A way to better balance private and professional lives, part-time work is favored by some employees. In other situations, employees find themselves forced to settle for part-time work against their will and have to do a series of odd jobs.
In both cases, part-time work has its own specificities, particularly with regard to ancillary activities and public holidays.
For economic reasons, some employees have several part-time jobs in order to make ends meet. The combination of several professional activities is not in itself prohibited for part-time employees. However, it can be problematic in specific situations.
Can the employee work in a business that competes with the employer's or be self-employed?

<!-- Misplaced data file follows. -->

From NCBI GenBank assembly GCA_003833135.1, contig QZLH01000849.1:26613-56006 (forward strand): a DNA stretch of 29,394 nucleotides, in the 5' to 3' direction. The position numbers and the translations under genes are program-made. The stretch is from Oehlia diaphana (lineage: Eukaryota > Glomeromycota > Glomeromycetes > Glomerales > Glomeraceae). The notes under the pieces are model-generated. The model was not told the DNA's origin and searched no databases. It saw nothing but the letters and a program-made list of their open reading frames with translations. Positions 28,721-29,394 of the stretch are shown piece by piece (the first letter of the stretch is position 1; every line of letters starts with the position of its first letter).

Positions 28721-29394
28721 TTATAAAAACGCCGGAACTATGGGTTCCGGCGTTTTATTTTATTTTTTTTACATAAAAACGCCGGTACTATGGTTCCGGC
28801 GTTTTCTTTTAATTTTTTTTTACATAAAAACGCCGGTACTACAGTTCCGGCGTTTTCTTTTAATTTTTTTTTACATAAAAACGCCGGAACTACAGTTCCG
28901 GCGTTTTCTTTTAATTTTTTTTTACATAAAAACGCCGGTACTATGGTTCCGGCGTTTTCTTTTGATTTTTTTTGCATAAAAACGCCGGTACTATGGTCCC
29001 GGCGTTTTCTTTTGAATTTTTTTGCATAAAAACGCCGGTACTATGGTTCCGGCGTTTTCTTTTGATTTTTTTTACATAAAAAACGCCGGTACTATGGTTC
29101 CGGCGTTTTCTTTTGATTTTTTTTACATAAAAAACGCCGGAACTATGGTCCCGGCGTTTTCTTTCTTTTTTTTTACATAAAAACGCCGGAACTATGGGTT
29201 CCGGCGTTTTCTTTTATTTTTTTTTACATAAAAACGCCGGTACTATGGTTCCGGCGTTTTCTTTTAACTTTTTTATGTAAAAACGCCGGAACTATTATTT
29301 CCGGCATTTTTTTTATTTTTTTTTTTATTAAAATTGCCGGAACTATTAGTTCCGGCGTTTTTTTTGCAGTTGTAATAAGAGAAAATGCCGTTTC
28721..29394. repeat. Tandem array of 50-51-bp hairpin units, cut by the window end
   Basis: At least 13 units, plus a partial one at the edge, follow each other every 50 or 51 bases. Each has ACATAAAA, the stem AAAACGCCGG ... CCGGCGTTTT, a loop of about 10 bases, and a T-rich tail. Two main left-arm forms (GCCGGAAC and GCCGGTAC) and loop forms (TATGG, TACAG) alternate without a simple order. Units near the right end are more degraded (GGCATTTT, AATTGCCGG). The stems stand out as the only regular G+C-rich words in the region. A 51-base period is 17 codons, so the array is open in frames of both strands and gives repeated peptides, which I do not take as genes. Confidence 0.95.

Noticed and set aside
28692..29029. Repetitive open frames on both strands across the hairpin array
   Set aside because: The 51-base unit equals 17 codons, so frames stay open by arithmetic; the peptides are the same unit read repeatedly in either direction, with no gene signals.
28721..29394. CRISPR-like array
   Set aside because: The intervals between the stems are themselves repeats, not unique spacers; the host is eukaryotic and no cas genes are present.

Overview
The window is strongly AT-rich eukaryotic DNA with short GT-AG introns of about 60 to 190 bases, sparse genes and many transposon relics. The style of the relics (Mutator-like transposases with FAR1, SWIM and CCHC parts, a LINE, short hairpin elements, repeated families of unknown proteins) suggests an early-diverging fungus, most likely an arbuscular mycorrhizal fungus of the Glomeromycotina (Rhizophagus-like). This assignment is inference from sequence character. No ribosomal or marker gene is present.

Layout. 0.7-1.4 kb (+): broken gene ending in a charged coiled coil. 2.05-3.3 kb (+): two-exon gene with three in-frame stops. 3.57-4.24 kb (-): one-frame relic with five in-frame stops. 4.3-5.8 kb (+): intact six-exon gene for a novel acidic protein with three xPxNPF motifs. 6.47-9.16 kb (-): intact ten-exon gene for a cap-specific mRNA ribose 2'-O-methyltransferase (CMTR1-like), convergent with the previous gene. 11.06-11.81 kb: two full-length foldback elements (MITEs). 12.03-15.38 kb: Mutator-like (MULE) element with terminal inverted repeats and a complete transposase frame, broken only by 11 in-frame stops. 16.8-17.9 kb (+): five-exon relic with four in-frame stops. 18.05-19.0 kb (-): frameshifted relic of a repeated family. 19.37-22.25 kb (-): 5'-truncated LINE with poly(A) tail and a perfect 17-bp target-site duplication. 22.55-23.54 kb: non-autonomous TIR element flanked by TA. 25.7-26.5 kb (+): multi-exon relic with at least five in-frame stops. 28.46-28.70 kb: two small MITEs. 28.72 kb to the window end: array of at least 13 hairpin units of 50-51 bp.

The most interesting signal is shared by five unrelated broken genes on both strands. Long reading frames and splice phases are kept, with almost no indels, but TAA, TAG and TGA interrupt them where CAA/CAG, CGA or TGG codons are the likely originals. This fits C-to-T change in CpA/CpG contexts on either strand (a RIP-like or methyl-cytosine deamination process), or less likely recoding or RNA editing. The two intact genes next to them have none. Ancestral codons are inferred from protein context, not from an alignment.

The Labor Act provides that the employee must benefit from a minimum rest period between each work day. However, when the employee works several jobs during the day and in the evening or even at night, these rest periods are not always respected. What are the responsibilities if the employee causes an accident in the workplace because he is exhausted?
The situation is particularly delicate when the part-time employee is a cross-border worker. If the employee has a secondary activity in his country of residence, the main employer will, in certain situations, have to pay social security contributions in the employee's country of residence.
When an employee is part-time, he or she often has one or more days off per week. These days off sometimes coincide with public holidays. Does the employee have the right to make up these holidays on another date or to be paid on these days?